You can’t handle the truth…
Tony Benn, the left wing Labour MP, wrote a book recently called Letters to my Grandchildren: Thoughts on the Future. In one of the letters he writes: “When your parents were your age, and the United States and Soviet Union were racing to land on the moon, the Russians put down a little robotic machine onto the lunar surface. One of my constituents in Bristol, where I was then the MP, wrote to me:
I see the Russians have put a space vehicle on the moon. Is there any chance of a better bus service in Bristol?”
Progress, it seems, has never served everyone equally.
This week’s Wikileaks saga involving the release by this controversial website of over 90,000 classified documents similarly serves different agendas in unequal ways. Liberals will applaud this idea of progress – the Information Age is working – while criticism will come from those who believe secrecy fosters national security.
Throughout history control of communication and information has been crucial to political control. The Catholic church in it’s early days maintained power because it was run by clerks who were literate – the Heresy Act of 1401 made it a criminal offence for a lay person to read the Bible. If anybody had an opportunity to study it, they could and probably would have challenged the authority of the Pope, rightly or wrongly.
The power of the priesthood eventually came up against the secular power of the king, for fairly base reasons, and so Henry VIII nationalised the Church; the Anglican Church then exercised its new power by telling the faithful that God wanted the king to be king. At the time church attendance was compulsory, so with few alternative information channels available, it acted as a powerful instrument of control.
The Royal Mail was established in 1660 by Charles II motivated in part, it is believed, by his desire to open his subjects’ letters to find out if they were doing anything that might threaten his authority. The ability of the CIA or MI5 to open our emails is undoubted, but certainly more of a time consuming activity given that an estimated 247 billion emails are sent every day around the world.
Luke Hansard, who gave his name to the reporting of parliament, was initially imprisoned for publishing its proceedings. Some courageous advocates for civil liberties and the freedom of the press have campaigned against restrictions – such as the Official Secrets Act – which prevent the public from knowing what governments are doing, while governments want to know what everyone else is doing.
With the growth of radio, and then TV, the Conservative British government of the day made broadcasting a public industry for the same reason that Henry VIII had taken over the Church. The BBC was, and to some extent still is, a public service for the passage of the right information into the heads of the British public.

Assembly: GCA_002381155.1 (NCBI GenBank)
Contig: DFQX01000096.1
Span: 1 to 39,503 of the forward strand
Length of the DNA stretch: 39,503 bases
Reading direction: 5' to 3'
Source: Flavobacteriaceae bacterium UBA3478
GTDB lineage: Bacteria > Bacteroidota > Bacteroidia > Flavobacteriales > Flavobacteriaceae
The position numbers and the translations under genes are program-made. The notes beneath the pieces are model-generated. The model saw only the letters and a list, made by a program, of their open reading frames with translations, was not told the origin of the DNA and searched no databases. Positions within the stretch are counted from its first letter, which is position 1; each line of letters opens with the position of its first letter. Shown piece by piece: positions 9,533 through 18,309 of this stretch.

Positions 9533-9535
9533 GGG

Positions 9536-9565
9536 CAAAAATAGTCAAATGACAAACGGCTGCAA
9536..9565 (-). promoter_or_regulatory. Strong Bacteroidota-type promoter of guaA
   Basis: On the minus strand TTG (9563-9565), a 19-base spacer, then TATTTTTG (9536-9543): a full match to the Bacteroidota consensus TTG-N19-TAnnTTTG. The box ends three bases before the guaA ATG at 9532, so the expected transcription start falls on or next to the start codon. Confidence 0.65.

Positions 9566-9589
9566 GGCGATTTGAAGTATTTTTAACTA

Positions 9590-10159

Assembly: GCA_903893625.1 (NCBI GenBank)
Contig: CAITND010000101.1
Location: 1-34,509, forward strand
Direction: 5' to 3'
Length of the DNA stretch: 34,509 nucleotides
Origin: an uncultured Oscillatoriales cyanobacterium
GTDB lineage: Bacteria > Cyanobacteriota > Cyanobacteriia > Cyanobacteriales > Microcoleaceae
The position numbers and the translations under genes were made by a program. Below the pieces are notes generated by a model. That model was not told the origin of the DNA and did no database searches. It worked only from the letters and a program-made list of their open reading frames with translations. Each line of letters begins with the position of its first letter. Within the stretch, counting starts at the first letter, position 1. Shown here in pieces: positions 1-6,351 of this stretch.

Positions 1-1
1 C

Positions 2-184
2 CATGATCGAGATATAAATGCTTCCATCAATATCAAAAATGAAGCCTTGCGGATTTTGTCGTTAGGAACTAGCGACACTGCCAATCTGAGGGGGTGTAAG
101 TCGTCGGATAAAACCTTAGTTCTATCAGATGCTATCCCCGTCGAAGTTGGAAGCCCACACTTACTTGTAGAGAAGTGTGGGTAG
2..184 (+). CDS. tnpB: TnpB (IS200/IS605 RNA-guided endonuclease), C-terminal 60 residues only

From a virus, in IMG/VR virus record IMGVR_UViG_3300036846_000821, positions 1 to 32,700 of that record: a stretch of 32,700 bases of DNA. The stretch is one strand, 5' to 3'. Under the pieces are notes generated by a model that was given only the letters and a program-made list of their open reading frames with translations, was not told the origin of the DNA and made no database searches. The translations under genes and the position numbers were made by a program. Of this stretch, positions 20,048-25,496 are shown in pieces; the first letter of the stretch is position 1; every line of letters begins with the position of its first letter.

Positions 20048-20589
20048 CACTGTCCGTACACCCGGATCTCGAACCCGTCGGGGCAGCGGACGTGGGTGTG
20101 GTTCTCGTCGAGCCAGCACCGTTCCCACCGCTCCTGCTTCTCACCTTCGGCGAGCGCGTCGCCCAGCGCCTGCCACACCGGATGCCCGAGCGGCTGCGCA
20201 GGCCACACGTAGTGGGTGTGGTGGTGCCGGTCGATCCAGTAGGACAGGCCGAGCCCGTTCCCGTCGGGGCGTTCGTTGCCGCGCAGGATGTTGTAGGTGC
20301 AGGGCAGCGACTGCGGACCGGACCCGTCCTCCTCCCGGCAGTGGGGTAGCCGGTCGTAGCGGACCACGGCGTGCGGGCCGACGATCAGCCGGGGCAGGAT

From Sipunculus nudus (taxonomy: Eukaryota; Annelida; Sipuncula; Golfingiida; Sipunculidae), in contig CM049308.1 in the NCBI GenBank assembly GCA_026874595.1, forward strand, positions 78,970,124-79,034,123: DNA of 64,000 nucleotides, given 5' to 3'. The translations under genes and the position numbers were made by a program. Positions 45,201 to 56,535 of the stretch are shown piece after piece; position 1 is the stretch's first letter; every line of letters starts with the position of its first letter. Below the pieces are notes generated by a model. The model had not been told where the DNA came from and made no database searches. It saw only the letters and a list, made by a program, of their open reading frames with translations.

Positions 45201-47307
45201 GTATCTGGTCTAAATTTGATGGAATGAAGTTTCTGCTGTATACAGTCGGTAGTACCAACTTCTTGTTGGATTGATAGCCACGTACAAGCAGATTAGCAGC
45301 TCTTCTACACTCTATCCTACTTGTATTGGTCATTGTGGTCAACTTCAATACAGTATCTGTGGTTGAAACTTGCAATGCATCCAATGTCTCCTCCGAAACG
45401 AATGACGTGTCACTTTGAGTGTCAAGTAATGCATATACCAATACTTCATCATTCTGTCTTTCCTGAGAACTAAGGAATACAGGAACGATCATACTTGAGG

The United States recognised the potential and importance of controlling information globally. When Bill Clinton was in the White House, the Pentagon issued a document called “Full Spectrum Dominance”, which stated that the US intended to establish control in space, land, sea, air and information, of which information was the most important.
The latest Wikileaks download alters any notion of the US government maintaining so-called full spectrum dominance. Many will cheer at this notion. Exposing facts must surely be in the interest of all, yet on the flip-side, for all of human history controlling information has been a central tenet of governance – sometimes for devious means, and sometimes in my view, for sound reasons. If the Official Secrets Act had not existed I’m sure that the D-Day landings may have transpired very differently.
In a recent TED talk, Julian Assange – the Wikileaks founder – openly talks about how a document his website released exposing the corruption of Kenya’s last leader, Daniel Arup Moi, materially affected the outcome of the most recent elections. He celebrates this – as do many of his advocates around the world. In principal so do I.
What concerns me, however, is that his approach to forcing change is like shoving a screwdriver into the spokes of a moving bicycle. It might be the right thing to do (exposing the information, not sticking the screwdriver into the wheel), but handling the short-term consequences isn’t straight-forward, and may be even more destructive for many than the status quo. There were 90,000 classified documents exposed on Wikileaks last week, adding to a total of over 1 million documents posted. As individuals we cannot possibly engage with all or even any of this ‘original’ material.
We will rely on soundbites from media commentators to help form our view of this information. Those soundbites will understandably focus on the shocking and not the mundane. More information is not universally helpful – it is good when we are capable of processing the key points – yet the scale of information that the Information Age is throwing at us in such an exponential fashion is too much for the lay person to digest and process in a complete way.
“A little learning is a dangerous thing; drink deep, or taste not the Pierian spring: there shallow draughts intoxicate the brain, and drinking largely sobers us again.” Alexander Pope, An Essay on Criticism, 1709